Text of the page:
Jun 13, 2023 | The Rev. Steven Morton

“As the Father has sent me, so I send you.”  —John 20:21b  

After his resurrection Jesus’ demonstrated his own practice of leadership succession. He lingered with his disciples to further instruct and strengthen their personal faith. And he assured them of the coming Holy Spirit to empower their lives and ministries. Then he said, “Now go; feed my sheep.” 

Our local churches today would do well to explore their responsibility for raising up next-generation leaders, and to hone some best practices in creating a Culture of Calling to Ministry. 

How? In her terrific book Thinking About Leadership, former Duke University President Nan Koehane reminds us, “One of the main responsibilities of a leader to her subordinates is to help them develop and exercise their talents as leaders” (p. 61). Specifically, that means “learning to articulate their own views, to develop strategies to accomplish goals, and to persuade and involve other people (in the mission)” (p. 228).  

Does your congregation encourage gifted, young (and not-so-young) people to develop and practice leadership skills in the life of the church?  My own call to ministry was definitely both personal and ecclesial, as my mentor at the time explained it should be.

The congregation at West Chester UMC gave me full reign to practice on them. My first sermon in 1978 was a bit of a trainwreck homiletically (I would learn later)…but the encouragement and training I received from the church continued. And eventually a decent pastor emerged.

Similarly, our best local churches today nurture and encourage promising, young leaders most effectively as they relinquish any expectations that the future must be just like the past.  Even when a leadership change has been requested in an organization, Ron Heifetz warns against this common tendency “…to suspend the uncertain future and retain a more familiar and comfortable past.” (Leadership on the Line, p.36)  

The “return to Egypt” committees in our churches (Exodus 16:3) are emblematic of this. But every effective leader today has a testimony of gratitude to share about churches or other workplaces that embraced ”uncertain futures” and permitted God’s creativity to reveal a new thing (Isaiah 43:19).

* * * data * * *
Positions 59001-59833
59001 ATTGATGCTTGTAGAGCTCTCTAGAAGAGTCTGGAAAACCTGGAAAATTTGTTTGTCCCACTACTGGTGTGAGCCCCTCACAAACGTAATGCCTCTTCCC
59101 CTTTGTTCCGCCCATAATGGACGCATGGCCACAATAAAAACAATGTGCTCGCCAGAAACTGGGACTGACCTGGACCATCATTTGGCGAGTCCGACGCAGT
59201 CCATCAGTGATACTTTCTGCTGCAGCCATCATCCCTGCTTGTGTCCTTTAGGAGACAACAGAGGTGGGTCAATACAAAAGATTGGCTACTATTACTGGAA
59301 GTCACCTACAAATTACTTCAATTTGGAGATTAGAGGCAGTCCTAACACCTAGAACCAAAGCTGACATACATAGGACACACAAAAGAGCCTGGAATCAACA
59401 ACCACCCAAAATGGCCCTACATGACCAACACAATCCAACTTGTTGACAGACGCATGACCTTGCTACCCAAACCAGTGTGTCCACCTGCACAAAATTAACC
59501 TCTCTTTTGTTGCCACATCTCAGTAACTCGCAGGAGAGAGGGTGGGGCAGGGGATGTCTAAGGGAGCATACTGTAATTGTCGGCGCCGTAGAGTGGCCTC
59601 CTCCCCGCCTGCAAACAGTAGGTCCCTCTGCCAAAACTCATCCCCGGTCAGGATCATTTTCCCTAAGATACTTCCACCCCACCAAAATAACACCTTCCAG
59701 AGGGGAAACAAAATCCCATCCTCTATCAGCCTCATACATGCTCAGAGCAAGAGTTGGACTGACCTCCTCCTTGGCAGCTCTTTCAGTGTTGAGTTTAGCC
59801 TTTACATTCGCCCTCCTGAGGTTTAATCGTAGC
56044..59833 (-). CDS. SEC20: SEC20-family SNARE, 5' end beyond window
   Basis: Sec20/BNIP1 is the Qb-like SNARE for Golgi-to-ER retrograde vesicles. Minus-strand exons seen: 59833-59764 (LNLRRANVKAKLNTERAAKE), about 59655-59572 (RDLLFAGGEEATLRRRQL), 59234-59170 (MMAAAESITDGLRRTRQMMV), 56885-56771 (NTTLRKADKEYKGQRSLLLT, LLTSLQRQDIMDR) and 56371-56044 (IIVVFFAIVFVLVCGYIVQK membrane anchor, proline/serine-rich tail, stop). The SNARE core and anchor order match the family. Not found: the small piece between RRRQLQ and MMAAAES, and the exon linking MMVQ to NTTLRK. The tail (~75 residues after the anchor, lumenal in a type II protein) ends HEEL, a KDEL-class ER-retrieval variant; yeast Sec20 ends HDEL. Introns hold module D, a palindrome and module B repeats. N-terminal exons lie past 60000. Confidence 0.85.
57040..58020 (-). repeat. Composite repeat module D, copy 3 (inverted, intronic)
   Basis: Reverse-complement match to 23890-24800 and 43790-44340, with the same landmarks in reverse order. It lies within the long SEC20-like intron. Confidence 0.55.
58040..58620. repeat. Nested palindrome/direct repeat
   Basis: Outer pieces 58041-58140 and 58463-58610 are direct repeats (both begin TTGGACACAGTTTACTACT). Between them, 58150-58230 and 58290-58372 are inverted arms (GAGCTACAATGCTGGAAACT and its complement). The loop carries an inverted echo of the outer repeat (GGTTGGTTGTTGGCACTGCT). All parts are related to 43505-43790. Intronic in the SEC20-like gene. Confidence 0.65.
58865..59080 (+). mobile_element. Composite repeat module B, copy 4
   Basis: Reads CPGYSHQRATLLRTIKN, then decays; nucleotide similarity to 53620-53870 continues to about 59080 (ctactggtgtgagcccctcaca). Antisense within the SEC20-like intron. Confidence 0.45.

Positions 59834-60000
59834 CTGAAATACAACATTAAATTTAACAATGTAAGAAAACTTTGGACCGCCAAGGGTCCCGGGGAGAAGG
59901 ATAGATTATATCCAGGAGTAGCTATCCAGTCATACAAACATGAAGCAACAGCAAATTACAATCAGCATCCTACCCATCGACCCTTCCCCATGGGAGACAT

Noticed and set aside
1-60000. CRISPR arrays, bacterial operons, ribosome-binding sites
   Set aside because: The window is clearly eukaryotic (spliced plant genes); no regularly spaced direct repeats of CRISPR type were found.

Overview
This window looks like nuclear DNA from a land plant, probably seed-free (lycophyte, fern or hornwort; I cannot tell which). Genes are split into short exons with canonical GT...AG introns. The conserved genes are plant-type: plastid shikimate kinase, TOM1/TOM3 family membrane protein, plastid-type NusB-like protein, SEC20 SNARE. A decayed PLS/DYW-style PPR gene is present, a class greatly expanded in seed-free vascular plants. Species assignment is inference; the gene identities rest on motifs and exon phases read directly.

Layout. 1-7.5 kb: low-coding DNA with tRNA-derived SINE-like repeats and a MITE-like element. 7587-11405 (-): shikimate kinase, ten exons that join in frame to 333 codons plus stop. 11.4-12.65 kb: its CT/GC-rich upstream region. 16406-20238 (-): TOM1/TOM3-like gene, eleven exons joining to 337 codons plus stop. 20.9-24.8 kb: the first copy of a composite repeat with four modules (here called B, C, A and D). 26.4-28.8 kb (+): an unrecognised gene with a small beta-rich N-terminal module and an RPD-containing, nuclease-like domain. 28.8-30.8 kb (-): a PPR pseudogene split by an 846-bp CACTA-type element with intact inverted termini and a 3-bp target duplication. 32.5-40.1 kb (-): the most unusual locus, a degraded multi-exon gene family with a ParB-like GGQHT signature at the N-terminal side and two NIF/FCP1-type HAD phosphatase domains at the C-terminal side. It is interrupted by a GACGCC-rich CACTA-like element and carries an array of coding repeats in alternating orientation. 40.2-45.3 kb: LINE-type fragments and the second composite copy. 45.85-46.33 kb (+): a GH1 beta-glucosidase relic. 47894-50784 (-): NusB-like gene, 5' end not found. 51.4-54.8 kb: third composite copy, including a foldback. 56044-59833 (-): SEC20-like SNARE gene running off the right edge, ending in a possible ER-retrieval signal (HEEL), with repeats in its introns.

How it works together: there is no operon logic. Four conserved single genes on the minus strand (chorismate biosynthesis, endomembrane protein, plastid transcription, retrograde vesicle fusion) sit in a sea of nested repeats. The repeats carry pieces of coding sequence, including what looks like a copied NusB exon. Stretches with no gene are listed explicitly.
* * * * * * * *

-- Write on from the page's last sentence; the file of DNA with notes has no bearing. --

Would anyone sample this entrepreneurial spirit in your church? Our emerging leaders deserve it.

What are the best practices of EPA congregations that have produced the highest number of pastors among us?  Curiosity—and also practicality—might inspire us to investigate more closely, especially in light of our diminishing numbers of new clergy over the past decade.

Several of us this spring studied a file titled “Recommending Churches,” seeking to identify those churches in our conference that have the most “Clergy Sons & Daughters.” We counted the numbers of clergy and ministry candidates from their congregations who currently serve as appointed pastors across our four districts. 

The top producers include: Hopewell UMC (9), First UMC Lancaster (5) and Langhorne (4). Honorable mention, with 3 each, goes to: Fox Chase UMC Philadelphia; Royersford UMC; Salem UMC Danielsville; Fritz UMC Bethlehem; St. John’s UMC Shamokin; and St. Matthew’s UMC Trevose. These churches—and others—may have valuable wisdom to share with us. And this list is likely incomplete, so please enlighten us if you know of others.  

New conference initiatives are currently in progress, bringing promising new clergy leaders into our churches. That includes the sharing of appointed pastors from our sister conference, Greater New Jersey, and also GNJ’s Mosaic program, which partners with local seminaries and congregations to attract and deploy some of the best and brightest young candidates.

But our local churches continue to have a key role and responsibility, as well!  The commissioning of Barnabas and Saul (Acts 13:1-3) might inspire ideas and strategies pertinent to your church, such as encouraging fasting, prayer and contemplation; and laying on of hands as you invoke the Holy Spirit.  Recommended leadership succession practices from secular sources might also be helpful. 

A great way to begin the conversation in your congregation might be to plan and implement an annual worship service dedicated to the theme of recognizing and responding to the Call to Ministry. You may be surprised by who comes forth—whether immediately or eventually—in response to that emphasis and says, “Here am I. Send me!” (Isaiah 6:8)

Plentiful is the harvest of people in our churches and communities who need to be inspired and influenced by gifted, trained leaders. But fewer and fewer are the clergy laborers who come forward to lead them. (Luke 10:2) How is your church nurturing a culture to support and strengthen the call to pastoral ministry?  Please tell us, so that we can share your good news with others. Contact me at smorton@epaumc.church.

Questions for review:

1.         Who were the most recent professional/ordained ministry candidates emerging from your congregation? 

2.         How could your congregation elevate its expectations and recognition that God might actually be calling members of your church to pastoral ministry?

3.         What resources could your church offer to make a candidate’s path toward ordination a bit easier?


Use a suggested order of worship celebrating the call, prepared by two of our EPA North District pastors and members of BOOM. It’s titled Here I Am, Send Me: Call to Ministry Worship Service. Plan to use it in your church, and please recommend it to others.

Also, read Part 1 in this series of essays: “Creating a culture of calling to pastoral ministry is crucial now.” (May 1, 2023)

*The Rev. Steven Morton is the EPA Conference’s Leadership Development Manager, whose work focuses on EPA’s Pathways to Congregational Fruitfulness & Health initiative. Learn about Pathways.